Oxfam Country Director in the Philippines Justin Morgan, an Australian who also responded to Typhoon Haiyan is available for interview today. Oxfam Australia’s Chief Executive Dr Helen Szoke, who was also in The Philippines for the Haiyan response, is available for interview from Melbourne.
The threat of flooding and landslides remains high as Typhoon Koppu moves across the northern Philippines.
While the typhoon’s windspeeds have reduced, the slow-moving storm is bringing high rainfall to mountainous areas of Luzon that are prone to flash flooding and landslides.
Typhoon Koppu struck the Philippines on Sunday, making landfall in the north eastern province of Aurora, pummelling the coastal community of more than 200,000 people with wind gusts of 195km/h.
Oxfam Chief Executive Helen Szoke said the storm caused significant damage to infrastructure when it hit, before weakening as it moved inland.
“Gale-force winds ripped the roofs off houses and a local hospital, and brought down trees and power poles, cutting off power and communications to the affected areas on Sunday,” Dr Szoke said.
“But flooding is now the main concern, and we have already seen flood waters one metre deep in places, with some town centres and farm land inundated.”
“The Philippines Government is continuing to evacuate people as the typhoon moves north across Luzon, but the storm has thankfully weakened considerably.”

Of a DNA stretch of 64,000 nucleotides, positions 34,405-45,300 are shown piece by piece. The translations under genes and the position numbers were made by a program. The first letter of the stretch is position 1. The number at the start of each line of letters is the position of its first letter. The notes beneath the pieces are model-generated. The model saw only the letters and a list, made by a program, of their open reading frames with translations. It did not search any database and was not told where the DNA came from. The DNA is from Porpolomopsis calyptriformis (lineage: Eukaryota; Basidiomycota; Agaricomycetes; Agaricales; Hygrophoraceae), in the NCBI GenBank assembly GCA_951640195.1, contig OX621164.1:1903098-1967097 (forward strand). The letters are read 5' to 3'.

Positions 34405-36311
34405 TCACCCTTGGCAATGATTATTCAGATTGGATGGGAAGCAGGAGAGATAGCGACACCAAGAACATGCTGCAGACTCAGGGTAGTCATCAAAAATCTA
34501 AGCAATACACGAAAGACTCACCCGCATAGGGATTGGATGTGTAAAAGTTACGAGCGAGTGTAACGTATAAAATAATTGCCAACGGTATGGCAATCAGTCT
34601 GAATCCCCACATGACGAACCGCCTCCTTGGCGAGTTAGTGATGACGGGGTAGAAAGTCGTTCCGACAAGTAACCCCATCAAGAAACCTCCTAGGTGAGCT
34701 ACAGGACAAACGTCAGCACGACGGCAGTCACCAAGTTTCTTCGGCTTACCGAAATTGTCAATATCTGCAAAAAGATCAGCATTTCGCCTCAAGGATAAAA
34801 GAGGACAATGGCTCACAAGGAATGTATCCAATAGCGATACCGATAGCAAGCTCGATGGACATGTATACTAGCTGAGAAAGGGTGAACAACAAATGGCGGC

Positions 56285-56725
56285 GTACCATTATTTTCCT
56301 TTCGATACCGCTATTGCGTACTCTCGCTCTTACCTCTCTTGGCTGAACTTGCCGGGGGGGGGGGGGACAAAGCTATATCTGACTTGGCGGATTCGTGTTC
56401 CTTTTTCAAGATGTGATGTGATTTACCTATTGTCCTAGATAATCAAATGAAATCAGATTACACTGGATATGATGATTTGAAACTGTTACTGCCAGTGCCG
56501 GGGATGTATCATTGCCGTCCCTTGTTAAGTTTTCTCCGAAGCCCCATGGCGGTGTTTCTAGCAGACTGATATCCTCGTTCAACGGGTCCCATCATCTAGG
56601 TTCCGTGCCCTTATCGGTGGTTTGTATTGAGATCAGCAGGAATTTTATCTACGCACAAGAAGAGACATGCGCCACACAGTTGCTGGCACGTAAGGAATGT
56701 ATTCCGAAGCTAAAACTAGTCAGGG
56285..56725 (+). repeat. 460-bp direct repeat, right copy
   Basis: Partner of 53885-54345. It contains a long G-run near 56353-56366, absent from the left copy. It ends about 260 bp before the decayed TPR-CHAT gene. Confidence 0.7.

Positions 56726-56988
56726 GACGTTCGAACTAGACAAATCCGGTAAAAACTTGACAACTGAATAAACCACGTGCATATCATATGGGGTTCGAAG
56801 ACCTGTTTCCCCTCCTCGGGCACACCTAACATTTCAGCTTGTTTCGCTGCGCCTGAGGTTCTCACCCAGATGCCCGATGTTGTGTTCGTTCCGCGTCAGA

The typhoon, known locally as Lando, is expected to sit semi-stationary above the country for up to three days.
The storm could be uniquely destructive because of the length of time it will hover over the disaster-prone country, which has experienced more than 15 typhoons this year alone.
Oxfam Australia Chief Executive Dr Helen Szoke, who was in The Philippines for the Typhoon Haiyan response, said Oxfam was ready to assess and respond to the greatest needs if the Philippines Government requests international assistance.
“Oxfam’s rapid assessment teams are ready to deploy if needed to survey the scale of the damage and respond to immediate needs,” Dr Szoke said.
“We have vehicles on standby and stocks including bladder tanks to provide clean water ready to deploy.”
To support Oxfam’s response to this and other and humanitarian crises worldwide donate to Oxfam Australia’s International Crisis Fund, by calling 1800 134 134 or visiting www.oxfam.org.au/icf
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